When the vegetables were served, they did so by removing the duck from the big silver bowl and filling it with some sort of red broth (I worriedly thought blood), brought it to a boil, and chucked the veggies in.
We cleansed our palates with Oreos later at the hostel.
Weeks later, finally prepared to write, tiny pages of notes next to me, I'm still too focused on the event, the spectacle (to me) of eating heads, to focus on what sort of insight may have been gained, what sort of conundrums were raised about my own meat-eating and carnivores in general, and what I learned about anything.
Duck heads, head-ness aside, don't have a bad flavor.

Memory, speaking, has too soft a voice.

Wednesday, April 20, 2011

I Am Made Of What Mountains Are Made Of

"The reality we can put into words is never reality itself." — Werner Heisenberg

—A young boy flying over the heads of a crowd, jumping from rock to rock, teetering on the abyssal edge
—One dozen people sleeping in a bedbunked room; a huddled pair, middle cot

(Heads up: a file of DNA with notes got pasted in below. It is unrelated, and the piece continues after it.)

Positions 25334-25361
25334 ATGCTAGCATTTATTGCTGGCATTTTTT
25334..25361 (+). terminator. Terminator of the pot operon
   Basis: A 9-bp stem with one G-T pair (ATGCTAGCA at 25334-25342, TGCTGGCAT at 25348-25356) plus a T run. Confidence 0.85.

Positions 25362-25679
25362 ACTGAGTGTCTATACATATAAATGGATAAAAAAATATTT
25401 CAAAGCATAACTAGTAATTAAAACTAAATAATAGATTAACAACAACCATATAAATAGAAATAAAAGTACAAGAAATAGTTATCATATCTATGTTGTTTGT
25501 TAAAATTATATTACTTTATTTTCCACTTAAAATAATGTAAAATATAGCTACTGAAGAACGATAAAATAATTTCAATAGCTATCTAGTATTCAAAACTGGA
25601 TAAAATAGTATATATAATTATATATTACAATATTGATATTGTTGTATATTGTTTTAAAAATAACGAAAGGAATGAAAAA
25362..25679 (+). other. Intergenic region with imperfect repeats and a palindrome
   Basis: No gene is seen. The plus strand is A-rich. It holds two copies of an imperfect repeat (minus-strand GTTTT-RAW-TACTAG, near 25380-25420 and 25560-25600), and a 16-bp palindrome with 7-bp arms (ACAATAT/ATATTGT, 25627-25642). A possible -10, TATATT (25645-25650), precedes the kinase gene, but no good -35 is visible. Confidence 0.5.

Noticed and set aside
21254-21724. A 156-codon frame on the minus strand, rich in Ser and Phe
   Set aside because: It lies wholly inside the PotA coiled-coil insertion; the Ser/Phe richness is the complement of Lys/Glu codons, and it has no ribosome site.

—Lotus Peak, the Highest Point, awarded medals, celebrate with Dr. Pepper, picture with old woman
—solitary-ish morning walk through a dense mistvapor shroud
—16 hours total of up-and-down stairs
—sharp granite fingers thrusting up through the crust of the earth, reaching through the clouds for a gossamered sun, crumbling fingernails with crawling, four-limbed miniatures sliding down the face

In Huangshan, one can be bring keys and padlocks to secure to the protective ropes and railings at the higher points of the range. Thousands cover the barricades, some rusted, some shiny and new, some seemingly about to fall apart. The old story goes that if one fastens their lock to the top railings of the mountain, makes a wish for the health of family or a loved one and throws the key into the chasm, their wish will come true. A hailstorm of lightweight keys constantly peppers the beat-cut bushes of the sudden-drop valleys, dotting the landscape with bits of invisible common earths. Thousands, millions(?) should have good health; thousands, millions are loved.

—Calves hard as rock, tired, though not as large and stony as the calves of workers who climb the steps each day
—Impossible views of mountains emerging darkfaced from the mist
—stealthing through a half-lit hotel for the rich in search of warmth and privacy
—the Mass Tourism of a UNESCO World Heritage Site swarmed by uncountable visitors dropping peanut shells at the feet of trees and half-empty water bottles at the tops of mountains
—"The mountain is inspecting your behavior while you are appreciating its beauty"
—the state of being a tourist and knowing the surreality of your visits, hoping that knowing grants something more